Course blog for American University PERF-570, Fall 2014
After Andrew’s presentation on Monday where he mentioned Richard Florida’s book “Rise of the Creative Class,” I saw this article in the DCist and Washington Post about a new report from the organization Richard Florida heads, the Martin Prosperity Group. The report shows the geographic and income divide between the “knowledge based creative class” and the working and service classes in the DC/VA/MD region. The comprehensive report actually did this for a number of US cities nationwide. I ended up down an internet worm hole learning more about the Creative Class, the Creative Economy and Richard Florida’s theories on developing the Creative Class into the Creative Society.
Over the past decade plus, the creative class has emerged as the driving force for economic growth and innovation. This weeks report highlights the wage disparity between people working in the creative class (the innovators in Silicon Valley but also healthcare, business and finance, the legal sector, and education) and people working outside of the creative class. Florida’s report highlights a new difference between the creative and service classes – while historically high income individuals and families leave the city in favor of more space in the suburbs and the ability to afford cars, the new creative class has been moving into cities, increasing housing prices downtown and pushing lower income individuals and families (who perhaps cannot afford a car) out of the city and further away from resources. While I think this high concentration of “creative” types with disposable income in the city is exciting for the arts, I find this wage and location disparity disturbing. Especially as more and more services and goods are packaged and sold as experiences (Experience Economy), I’m curious as to how economists predict opportunities for growth in the service and working classes. (And am hoping Florida’s book goes into more detail on this because I just ordered it.)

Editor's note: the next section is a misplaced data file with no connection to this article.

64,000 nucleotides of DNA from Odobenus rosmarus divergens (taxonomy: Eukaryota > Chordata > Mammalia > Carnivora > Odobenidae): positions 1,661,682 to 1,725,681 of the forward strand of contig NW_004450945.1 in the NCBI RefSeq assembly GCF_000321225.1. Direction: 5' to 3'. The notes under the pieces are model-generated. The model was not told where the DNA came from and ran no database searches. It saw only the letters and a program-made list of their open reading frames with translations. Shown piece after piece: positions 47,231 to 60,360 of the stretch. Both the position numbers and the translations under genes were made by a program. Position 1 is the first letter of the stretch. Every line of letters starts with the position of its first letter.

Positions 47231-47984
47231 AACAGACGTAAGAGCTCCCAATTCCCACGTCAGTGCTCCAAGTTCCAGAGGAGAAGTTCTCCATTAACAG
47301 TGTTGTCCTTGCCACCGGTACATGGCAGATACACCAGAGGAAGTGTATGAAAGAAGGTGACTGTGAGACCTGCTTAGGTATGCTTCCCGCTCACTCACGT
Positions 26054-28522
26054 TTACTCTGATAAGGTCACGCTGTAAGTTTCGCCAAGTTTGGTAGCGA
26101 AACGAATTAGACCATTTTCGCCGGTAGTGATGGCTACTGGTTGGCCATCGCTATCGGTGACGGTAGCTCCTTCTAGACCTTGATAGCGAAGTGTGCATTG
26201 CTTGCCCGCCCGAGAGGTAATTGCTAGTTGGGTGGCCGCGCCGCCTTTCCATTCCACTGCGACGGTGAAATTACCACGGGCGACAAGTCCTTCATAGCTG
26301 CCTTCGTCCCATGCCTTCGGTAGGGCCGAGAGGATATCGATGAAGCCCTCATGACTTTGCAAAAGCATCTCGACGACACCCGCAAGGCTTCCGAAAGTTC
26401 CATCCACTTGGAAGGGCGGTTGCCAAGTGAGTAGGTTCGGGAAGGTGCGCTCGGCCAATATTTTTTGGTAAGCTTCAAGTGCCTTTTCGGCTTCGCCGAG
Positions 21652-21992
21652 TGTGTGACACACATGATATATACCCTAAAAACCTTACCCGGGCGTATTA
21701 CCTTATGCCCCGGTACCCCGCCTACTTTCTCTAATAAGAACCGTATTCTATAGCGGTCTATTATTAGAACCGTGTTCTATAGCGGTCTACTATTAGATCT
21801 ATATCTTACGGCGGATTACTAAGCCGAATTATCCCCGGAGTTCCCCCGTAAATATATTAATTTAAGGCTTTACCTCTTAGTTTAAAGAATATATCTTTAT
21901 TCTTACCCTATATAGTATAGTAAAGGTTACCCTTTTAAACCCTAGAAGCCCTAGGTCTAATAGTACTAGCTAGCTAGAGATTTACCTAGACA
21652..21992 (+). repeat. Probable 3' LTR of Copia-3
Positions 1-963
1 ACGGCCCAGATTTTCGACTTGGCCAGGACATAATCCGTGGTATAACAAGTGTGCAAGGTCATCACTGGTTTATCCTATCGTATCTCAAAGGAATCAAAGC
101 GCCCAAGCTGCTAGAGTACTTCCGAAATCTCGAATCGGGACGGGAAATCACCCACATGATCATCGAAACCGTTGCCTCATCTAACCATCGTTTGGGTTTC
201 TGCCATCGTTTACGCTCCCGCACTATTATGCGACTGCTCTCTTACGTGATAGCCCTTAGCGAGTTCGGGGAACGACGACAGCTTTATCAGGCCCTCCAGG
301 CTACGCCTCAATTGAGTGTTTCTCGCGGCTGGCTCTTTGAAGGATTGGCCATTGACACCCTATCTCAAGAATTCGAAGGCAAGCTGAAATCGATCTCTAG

What do fellow arts managers think?